Another day, another activity tracking wearable. This one takes a lot of cues from the smartwatch realm of wearables, providing a large, easy to read display mounted on your wrist, giving you access to basic features, as well as all of the advanced ones offered by the tracker, whenever you want.
While not a feature per-say, Basis is a company that was acquired by CPU giant Intel earlier this year, which should show that this is a company people have confidence in. Most of that confidence you’d expect, would come from the Basis B1 activity tracker, or at least patents associated with it.
Basis calls the B1, the world’s “most advanced health tracker,” pointing out that no expense was spared on implementing the best sensors available to deliver the most accurate data of any health tracker. The B1 keeps an eye on your sleep patterns, distance travelled, steps taken, calories burned and can even tell what type of activity you’re taking part in, be it cycling, running or walking.
All of this is captured through a number of different sensors, including ones that track heart rate through optical blood flow, a three axis accelerometer and perspiration monitor and the B1 takes skin temperature readings too. All of this combined, gives the tracker a very in-depth look at you as you perform your daily activities.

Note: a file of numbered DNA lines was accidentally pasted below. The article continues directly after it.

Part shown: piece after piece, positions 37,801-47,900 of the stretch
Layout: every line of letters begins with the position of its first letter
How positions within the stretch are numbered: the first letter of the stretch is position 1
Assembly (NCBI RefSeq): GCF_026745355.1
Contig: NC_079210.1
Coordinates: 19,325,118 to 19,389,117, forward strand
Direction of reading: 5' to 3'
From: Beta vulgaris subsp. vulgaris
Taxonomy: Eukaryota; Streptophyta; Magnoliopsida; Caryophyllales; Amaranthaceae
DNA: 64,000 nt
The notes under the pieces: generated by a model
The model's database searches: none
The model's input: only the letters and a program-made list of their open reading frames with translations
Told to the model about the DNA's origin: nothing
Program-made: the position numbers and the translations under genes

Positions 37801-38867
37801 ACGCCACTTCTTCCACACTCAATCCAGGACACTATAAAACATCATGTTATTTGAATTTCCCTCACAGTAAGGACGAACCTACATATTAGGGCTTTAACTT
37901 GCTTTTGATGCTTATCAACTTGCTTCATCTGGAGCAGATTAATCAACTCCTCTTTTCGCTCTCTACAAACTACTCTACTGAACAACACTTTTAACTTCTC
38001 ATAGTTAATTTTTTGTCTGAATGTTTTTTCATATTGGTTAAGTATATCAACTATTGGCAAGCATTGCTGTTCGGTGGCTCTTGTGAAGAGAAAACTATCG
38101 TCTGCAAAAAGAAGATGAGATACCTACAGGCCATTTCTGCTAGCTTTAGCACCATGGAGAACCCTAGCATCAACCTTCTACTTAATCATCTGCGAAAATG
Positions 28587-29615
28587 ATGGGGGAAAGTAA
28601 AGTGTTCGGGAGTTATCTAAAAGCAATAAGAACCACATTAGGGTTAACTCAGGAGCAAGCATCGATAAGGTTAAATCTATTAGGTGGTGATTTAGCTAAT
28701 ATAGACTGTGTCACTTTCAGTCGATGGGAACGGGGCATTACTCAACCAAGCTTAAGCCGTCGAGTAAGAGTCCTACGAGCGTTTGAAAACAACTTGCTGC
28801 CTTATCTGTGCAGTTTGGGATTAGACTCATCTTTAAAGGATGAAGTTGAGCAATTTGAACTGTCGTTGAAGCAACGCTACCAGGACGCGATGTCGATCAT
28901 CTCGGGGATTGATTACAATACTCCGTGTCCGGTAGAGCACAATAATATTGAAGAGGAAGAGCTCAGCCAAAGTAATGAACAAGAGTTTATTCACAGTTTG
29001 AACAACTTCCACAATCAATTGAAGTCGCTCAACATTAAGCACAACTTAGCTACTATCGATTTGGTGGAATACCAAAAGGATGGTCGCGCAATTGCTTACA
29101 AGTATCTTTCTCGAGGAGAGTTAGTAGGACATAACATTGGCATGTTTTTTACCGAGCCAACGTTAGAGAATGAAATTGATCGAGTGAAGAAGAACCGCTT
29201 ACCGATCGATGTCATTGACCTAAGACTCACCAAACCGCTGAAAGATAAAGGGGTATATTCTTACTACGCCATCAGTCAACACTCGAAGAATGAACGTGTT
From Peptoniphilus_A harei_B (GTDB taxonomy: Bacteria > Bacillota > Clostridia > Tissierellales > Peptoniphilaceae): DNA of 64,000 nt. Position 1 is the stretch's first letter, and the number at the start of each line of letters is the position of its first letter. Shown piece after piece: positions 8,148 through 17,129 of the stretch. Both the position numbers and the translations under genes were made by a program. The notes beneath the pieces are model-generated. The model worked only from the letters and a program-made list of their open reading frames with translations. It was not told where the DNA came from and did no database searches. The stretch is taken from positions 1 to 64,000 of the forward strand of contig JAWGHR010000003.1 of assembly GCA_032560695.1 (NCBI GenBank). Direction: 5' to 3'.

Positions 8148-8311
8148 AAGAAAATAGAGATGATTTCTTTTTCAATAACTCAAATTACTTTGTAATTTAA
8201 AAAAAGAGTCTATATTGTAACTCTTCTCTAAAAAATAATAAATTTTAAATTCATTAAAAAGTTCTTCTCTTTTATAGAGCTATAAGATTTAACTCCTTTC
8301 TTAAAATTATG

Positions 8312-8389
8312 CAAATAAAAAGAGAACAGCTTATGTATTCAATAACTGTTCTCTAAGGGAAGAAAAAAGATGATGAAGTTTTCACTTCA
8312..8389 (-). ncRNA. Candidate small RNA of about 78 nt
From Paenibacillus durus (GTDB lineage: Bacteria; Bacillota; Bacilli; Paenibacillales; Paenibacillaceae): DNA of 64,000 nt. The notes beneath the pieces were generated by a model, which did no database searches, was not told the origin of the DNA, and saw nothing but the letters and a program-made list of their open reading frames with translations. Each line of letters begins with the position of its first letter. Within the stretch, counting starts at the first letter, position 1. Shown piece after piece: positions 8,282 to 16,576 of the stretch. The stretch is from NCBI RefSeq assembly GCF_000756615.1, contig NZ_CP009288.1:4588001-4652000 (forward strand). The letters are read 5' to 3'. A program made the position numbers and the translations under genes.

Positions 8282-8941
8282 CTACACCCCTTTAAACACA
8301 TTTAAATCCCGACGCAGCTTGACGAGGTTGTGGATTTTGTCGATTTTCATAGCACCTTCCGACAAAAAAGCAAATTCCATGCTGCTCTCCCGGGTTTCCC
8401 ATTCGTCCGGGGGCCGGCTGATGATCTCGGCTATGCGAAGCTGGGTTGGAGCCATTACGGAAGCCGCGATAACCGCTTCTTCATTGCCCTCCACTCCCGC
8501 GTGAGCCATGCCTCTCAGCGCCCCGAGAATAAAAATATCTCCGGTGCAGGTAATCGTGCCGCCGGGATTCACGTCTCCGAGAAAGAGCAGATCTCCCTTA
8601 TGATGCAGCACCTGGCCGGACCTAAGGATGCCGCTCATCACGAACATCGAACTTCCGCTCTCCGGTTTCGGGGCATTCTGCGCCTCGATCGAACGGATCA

However as impressive as the sensors and data gathering abilities of the B1 are, it’s the backend software that really separates it from the others. The B1 app will take all the data you send it and then make small suggestions on how you can improve. It might be to get an extra half hour of sleep, or to try and go for a walk during the day on top of your usual exercise. You can even ask the app what to do based around certain goals that you have.
Unlike many wearables, the Basis B1 is available now at a flat rate charge of $149 (£89), though you can pay an extra $35-$50 for different wrist straps. As standard it comes with one made from carbon steel and free shipping.
One activity that I see no mention of on the B1 website is swimming. There’s also no word on whether the B1 is water resistant, so it seems like it may not be so good when it comes to taking a dip in the pool. That’s a real shame, as otherwise it seems like a very well rounded wearable fitness tracker.
I actually really like the B1. It’s affordable and offers most of the features of the average wearable tracker, taking it to a new level with its back end software application. However, it’s a real shame that swimming couldn’t be added. Perhaps that’s something Basis could consider for a Mark II.